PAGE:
I already loved PINOCCHIO when I first saw it at the London Film Festival, but the more I heard del Toro and Gustafson talk about the movie, the more I fell in love with it. What I especially appreciated was the way in which they put a twist on some of the most iconic images from the first film, particularly Pleasure Island. Some may think boys turning into donkeys is not a part of this movie, but del Toro made it known that it is. “The re-education youth camp is essentially [Pleasure Island]. It starts with paint and grenades, and they’re enjoying it, and doing sports. And there are funny songs playing in the loud speakers. And then they, instead of turning into donkeys, they put gas masks on and they go to war. And the turning moment is when you go from playing and planting a flag to him pointing the real gun and saying, “Shoot the puppet.” So the function and dramaturgy is exactly the same as Pleasure Island.”
The animation is the real show-stopper for the film, but the musical numbers and vocal performances are just as spectacular, particularly Ewan McGregor as Sebastian J. Cricket and Gregory Mann as Pinocchio. Del Toro originally had another actor chosen for the Cricket, but the second he heard McGregor’s interpretation, all of that changed, “Ewan was a revelation. We wrote it for another actor. And I was very stubborn about that actor. And somebody in the studio, Melissa Cobb, suggested Ewan. And we said, ‘Let’s hear it.’ But oh my god.” The Cricket became such an important element of the story, in fact, the filmmakers decided not to kill him off early, like originally planned. “It was great ’cause we actually wound up sort of expanding his role when we saw how charismatic the cricket could be. I mean, we had considered, you know, killing him early on, just, you know, getting rid of him.”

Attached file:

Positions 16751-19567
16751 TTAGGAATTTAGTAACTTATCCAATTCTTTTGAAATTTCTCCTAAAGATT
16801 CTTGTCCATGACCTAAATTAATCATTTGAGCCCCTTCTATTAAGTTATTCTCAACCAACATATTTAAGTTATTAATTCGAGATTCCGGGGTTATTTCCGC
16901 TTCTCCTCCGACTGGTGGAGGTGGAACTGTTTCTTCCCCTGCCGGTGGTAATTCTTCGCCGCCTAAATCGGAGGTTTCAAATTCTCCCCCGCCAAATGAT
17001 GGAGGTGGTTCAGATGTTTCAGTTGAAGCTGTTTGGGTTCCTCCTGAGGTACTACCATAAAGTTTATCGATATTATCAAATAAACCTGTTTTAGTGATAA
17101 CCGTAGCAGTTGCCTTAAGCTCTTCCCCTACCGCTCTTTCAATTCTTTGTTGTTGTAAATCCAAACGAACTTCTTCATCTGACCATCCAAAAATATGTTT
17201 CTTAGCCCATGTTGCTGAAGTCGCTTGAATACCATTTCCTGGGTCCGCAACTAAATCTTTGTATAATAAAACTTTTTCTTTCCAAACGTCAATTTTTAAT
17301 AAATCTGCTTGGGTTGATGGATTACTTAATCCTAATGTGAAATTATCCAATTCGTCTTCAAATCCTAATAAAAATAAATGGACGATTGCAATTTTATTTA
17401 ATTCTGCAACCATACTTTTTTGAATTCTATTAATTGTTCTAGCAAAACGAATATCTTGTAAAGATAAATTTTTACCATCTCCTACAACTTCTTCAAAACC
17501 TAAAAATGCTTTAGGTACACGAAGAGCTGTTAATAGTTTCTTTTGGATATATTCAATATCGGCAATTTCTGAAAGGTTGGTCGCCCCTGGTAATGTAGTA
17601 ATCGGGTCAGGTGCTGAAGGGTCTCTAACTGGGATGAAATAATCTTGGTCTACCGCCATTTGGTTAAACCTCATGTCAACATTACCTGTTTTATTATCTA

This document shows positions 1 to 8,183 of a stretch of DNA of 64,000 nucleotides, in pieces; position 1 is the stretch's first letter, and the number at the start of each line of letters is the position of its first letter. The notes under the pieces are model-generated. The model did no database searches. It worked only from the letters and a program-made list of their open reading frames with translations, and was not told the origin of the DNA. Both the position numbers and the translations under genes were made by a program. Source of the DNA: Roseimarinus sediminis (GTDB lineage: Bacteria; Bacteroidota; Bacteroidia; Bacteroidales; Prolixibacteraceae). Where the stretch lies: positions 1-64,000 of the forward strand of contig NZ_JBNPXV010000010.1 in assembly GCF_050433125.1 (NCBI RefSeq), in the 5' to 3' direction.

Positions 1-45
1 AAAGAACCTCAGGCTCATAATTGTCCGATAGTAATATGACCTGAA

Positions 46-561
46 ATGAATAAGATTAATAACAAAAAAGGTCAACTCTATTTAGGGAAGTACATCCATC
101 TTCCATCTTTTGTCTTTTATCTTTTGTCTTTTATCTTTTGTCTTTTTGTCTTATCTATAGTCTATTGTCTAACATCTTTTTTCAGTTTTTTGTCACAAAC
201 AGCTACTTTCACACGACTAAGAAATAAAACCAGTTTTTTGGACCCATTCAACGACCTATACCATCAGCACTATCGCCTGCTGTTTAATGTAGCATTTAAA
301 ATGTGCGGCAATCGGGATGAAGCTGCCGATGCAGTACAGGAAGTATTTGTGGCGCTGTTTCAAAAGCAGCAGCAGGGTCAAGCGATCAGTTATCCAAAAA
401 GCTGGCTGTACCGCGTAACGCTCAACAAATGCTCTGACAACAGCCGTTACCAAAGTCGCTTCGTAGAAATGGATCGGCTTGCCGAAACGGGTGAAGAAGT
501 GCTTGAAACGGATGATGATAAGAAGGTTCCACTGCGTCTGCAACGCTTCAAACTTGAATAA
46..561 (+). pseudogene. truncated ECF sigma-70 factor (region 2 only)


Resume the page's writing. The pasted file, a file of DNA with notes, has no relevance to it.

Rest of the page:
Mann is also phenomenal as Pinocchio, with an exuberant energy that is contagious for anyone watching the movie. He also is Pinocchio’s singing voice, showing this kid can really do anything. “We auditioned hundreds of kids,” Gustafson said, “And I think when we heard [Gregory], we immediately knew. Immediately. He had this sort of purity and innocence that just came right out of his soul somehow.” But with all the time it took to film PINOCCHIO, the filmmakers had to be careful about Mann’s voice changing. Gustafson joked, “He was like nine years old when we found him. And we recorded him over like a year and a half or something like that. And ultimately his voice changed, and he was sort of… He couldn’t do it anymore. He sounded like Ernest Borgnine.”
I have seen PINOCCHIO twice now and I feel like I have barely scratched the surface in my understanding of the story and del Toro and Gustafson’s intent behind each scene and image. Each time I have discovered new things and I can’t wait to continue to read more about the film as new articles and interviews are released. This story is not just for children, it is for everyone and I encourage you to watch it on Netflix as soon as possible.
Guillermo Del Toro’s Pinocchio is streaming now on Netflix.
My Review: A